It gets more and more difficult every year to whittle down the 140 books I have read this year into my 'reads of the year' and so, without this list being as long as a sheet of wallpaper, I have, with much consideration, chosen those books which have stood out in some way and become memorable.
In the New Year I shall be starting an exciting new Sunday Feature which introduces lots of Bloggers and Writers who will be popping onto the blog to share their favourite Sunday Brunch.
Let's get Sunday Brunch up and running!
Good morning, everyone! Happy Sunday !
What favourite food are you bringing to Sunday brunch?
Creamy scrambled eggs on slices of thick white toast with plenty of butter. I also love toasted tea cakes so I may just have one or two of those to offer you too.
Would you like a pot of English Breakfast tea, a strong Americano, or a glass of Bucks Fizz?
Always tea, preferably my favourite Darjeeling, in a proper teapot served in my favourite china cup and saucer.
Which of your literary heroes are joining us today? Well...it has to be the American author of the Outlander series, Diana Gabaldon, and she just has to bring Jamie and Claire Fraser to Sunday Brunch. Jamie is very keen on virtues of 'Scottish parritch' and Claire, although not renown for her cookery skills, is a lively conversationalist, so I'm sure Sunday Brunch would be a lively affair.
What’s the title of the book nearest to you?
Philip Pullman's The Book of Dust Volume Two : The Secret Commonwealth which was a Christmas present to myself 😊
What’s the oldest book on your book shelf?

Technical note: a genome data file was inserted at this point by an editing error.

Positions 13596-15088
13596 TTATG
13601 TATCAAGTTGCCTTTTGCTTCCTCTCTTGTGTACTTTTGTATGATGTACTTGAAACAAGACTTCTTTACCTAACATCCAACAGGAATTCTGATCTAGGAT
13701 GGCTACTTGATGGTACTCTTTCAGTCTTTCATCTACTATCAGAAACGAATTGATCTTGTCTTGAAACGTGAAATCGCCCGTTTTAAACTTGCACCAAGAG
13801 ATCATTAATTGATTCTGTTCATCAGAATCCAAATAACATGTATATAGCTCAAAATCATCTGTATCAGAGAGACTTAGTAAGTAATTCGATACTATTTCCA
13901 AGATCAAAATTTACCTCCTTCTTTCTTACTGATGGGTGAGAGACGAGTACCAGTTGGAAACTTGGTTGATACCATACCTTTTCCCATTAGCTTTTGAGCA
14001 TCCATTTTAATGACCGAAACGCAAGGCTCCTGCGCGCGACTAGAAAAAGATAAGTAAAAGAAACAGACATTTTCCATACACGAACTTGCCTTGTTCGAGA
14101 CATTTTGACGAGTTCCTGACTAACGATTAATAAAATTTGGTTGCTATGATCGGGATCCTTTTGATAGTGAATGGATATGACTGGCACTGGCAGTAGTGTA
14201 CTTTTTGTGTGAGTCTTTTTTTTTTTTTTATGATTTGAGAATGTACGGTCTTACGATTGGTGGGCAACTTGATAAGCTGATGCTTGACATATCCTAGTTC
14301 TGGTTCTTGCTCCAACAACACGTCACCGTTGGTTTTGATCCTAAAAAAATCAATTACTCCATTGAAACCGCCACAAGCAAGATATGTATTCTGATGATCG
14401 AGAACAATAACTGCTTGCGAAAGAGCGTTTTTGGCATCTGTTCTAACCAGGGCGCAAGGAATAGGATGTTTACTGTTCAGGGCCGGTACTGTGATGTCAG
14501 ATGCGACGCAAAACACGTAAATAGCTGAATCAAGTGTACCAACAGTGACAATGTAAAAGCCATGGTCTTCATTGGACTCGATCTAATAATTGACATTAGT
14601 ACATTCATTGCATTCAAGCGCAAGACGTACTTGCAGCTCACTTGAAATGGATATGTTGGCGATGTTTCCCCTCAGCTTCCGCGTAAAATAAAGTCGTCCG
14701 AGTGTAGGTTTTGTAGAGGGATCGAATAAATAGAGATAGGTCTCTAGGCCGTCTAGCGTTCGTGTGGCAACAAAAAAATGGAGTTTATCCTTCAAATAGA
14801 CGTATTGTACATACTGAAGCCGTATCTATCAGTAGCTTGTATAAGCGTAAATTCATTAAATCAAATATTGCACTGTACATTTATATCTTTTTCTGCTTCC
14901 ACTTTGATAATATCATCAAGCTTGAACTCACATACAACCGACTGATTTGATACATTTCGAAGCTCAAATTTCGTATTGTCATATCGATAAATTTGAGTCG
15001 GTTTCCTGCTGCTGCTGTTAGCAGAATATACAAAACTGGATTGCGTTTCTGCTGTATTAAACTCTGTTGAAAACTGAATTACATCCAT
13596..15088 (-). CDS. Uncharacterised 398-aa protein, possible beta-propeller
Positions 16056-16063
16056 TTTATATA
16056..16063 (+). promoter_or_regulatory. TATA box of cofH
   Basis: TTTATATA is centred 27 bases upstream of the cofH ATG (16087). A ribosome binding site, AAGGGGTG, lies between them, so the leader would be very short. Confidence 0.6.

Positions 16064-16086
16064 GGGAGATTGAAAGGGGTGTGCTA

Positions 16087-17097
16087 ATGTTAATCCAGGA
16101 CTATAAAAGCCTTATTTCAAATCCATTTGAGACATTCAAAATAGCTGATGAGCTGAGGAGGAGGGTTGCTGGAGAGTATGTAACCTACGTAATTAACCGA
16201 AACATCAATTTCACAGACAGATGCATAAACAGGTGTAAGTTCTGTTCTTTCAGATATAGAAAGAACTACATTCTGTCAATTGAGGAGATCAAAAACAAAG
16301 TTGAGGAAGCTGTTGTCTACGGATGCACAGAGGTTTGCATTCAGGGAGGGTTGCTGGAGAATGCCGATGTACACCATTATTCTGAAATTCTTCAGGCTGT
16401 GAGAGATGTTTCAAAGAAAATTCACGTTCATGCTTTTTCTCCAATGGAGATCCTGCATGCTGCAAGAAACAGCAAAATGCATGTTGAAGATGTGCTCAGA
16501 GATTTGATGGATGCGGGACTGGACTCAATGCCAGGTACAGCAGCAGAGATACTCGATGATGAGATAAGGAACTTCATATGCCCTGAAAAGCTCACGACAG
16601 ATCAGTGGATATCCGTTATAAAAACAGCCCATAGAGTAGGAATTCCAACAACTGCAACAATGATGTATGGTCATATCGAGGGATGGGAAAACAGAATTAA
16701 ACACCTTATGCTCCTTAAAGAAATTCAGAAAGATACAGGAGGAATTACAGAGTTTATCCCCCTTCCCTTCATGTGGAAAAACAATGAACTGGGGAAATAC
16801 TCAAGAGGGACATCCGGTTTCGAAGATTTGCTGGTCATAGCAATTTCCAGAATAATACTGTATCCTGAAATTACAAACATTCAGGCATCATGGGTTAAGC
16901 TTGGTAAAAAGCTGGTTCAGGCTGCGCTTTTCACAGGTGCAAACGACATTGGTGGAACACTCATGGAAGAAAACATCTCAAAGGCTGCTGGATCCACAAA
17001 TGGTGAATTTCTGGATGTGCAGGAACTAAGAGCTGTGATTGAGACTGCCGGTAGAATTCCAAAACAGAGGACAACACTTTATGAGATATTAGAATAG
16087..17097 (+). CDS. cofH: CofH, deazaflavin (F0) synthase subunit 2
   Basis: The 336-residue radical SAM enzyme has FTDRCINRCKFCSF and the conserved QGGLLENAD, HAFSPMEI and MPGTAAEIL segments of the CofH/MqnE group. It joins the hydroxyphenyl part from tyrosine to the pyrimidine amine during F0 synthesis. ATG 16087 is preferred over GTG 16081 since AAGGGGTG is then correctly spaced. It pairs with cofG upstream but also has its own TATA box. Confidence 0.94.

My copy of The Owl Service by Alan Garner, dated 1967, was a birthday present from my brother, Jim. It's a bit bashed and battered now but nevertheless it has survived three house moves and umpteen different bookshelves.
Harper Collins Children
Which book do you really want to read but haven’t had time for …yet!
I've been trying, and failing, to get to grips with the book series A Song of Ice and Fire by George R R Martin. I've read, Game of Thrones, the first book in the series, but I now seemed to have stalled, so I'd really like to read book two, A Clash of Kings, this year.
This edition 2011
Do you have a guilty reading pleasure, and if so will you tell us about it?
I never feel guilty about reading anything and my taste is quite eclectic, from really gritty crime, to light hearted romances. If it piques my interest I never feel guilty and I never feel an ounce of book snobbery or feel that a book needs to be over complicated to be any good.
If the house was on fire which book would you rescue?
My signed copy of the 20th Anniversary edition of Outlander by Diana Gabaldon and my mum's copy of Forever Amber by Kathleen Winsor because it was the first 'grown up' story she let me borrow. It was her favourite book so was very precious to her and remains precious to me too.
Do you have a reading playlist on Spotify, or a favourite CD to listen to when reading? And if so will you share with us a favourite song or piece of music that makes you feel happy?